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Russia fires missiles from Mediterranean at IS in Syria

June 23, 2017

MOSCOW (AP) — Russia has fired cruise missiles from the Mediterranean Sea on positions of the Islamic State group in Syria, the Defense Ministry said on Friday, Moscow’s latest show of strength in the conflict wracking the Mideast country.

The ministry said in a statement that two frigates and a submarine launched six cruise missiles on IS installations in Syria’s Hama province, destroying command centers and ammunition depots. It did not say when the missiles were launched.

Moscow has fired missiles from the Mediterranean at militants’ positions in Syria before, including launches from a submarine and a frigate in May at the targets in the area of the ancient city of Palmyra.

Russia is one of the strongest backers of Syrian President Bashar Assad’s government and has been carrying airstrikes in the country since September 2015. Separately on Friday, a senior Russian lawmaker said Moscow is “nearly 100 percent” sure that the IS top leader was killed in a Russian airstrike last month.

The Defense Ministry first made the claim last week, saying that Abu Bakr al-Baghdadi’s death in the May 28 strike on the outskirts of the Syrian city of Raqqa was still “being verified through various channels.”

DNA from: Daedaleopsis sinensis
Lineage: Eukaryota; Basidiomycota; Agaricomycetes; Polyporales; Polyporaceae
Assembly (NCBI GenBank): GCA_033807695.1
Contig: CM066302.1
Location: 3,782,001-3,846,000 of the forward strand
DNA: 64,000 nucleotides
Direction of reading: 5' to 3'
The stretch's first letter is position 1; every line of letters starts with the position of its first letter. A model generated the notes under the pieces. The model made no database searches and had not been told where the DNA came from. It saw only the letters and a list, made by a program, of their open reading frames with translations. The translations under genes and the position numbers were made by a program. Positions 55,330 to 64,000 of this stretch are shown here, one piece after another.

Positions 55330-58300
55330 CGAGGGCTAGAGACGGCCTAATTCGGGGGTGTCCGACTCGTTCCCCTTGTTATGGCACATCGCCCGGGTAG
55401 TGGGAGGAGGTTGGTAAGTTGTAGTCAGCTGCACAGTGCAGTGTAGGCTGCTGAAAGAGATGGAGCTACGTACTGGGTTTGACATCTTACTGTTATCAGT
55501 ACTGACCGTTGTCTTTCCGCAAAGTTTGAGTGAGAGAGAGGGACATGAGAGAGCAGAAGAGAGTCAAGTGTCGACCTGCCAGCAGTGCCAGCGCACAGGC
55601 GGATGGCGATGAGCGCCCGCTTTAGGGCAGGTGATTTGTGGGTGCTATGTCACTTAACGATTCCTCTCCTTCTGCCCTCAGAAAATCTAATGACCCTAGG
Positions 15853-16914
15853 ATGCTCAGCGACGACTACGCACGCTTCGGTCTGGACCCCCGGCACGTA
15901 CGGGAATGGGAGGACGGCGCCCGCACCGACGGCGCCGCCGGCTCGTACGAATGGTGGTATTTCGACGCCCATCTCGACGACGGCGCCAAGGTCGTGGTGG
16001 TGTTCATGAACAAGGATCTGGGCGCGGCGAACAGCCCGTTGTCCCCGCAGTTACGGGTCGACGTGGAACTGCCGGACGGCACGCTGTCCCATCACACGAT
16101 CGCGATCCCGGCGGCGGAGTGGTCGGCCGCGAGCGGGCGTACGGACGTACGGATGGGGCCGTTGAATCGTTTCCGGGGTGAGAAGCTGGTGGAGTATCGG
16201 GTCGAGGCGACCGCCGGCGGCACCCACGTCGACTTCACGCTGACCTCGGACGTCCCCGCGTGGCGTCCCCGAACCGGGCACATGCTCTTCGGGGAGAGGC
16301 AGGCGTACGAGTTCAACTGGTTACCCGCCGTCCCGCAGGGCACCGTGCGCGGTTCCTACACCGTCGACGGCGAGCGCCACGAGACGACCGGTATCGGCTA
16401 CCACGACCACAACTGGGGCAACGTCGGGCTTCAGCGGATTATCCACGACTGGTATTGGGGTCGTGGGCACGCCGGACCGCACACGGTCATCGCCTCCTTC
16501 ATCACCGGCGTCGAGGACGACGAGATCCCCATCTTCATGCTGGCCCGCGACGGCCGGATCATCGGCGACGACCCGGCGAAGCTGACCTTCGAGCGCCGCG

Viktor Ozerov, head of the defense and security committee at the upper chamber of the Russian parliament, told the Interfax news agency on Friday that Russia’s intelligence about al-Baghdadi’s death is “nearly 100 percent” certain.

“Russia would not want to be on the list of the countries that have said before that he was killed and then al-Baghdadi would resurrect,” Ozerov added. The whereabouts of the shadowy al-Baghdadi, with a $25 million U.S. bounty on his head, have not been known. His last public appearance was almost three years ago in the Iraqi city of Mosul, at the 12th century al-Nuri Mosque from where he declared a “caliphate” in the territory that IS had seized in Iraq and Syria in July 2014.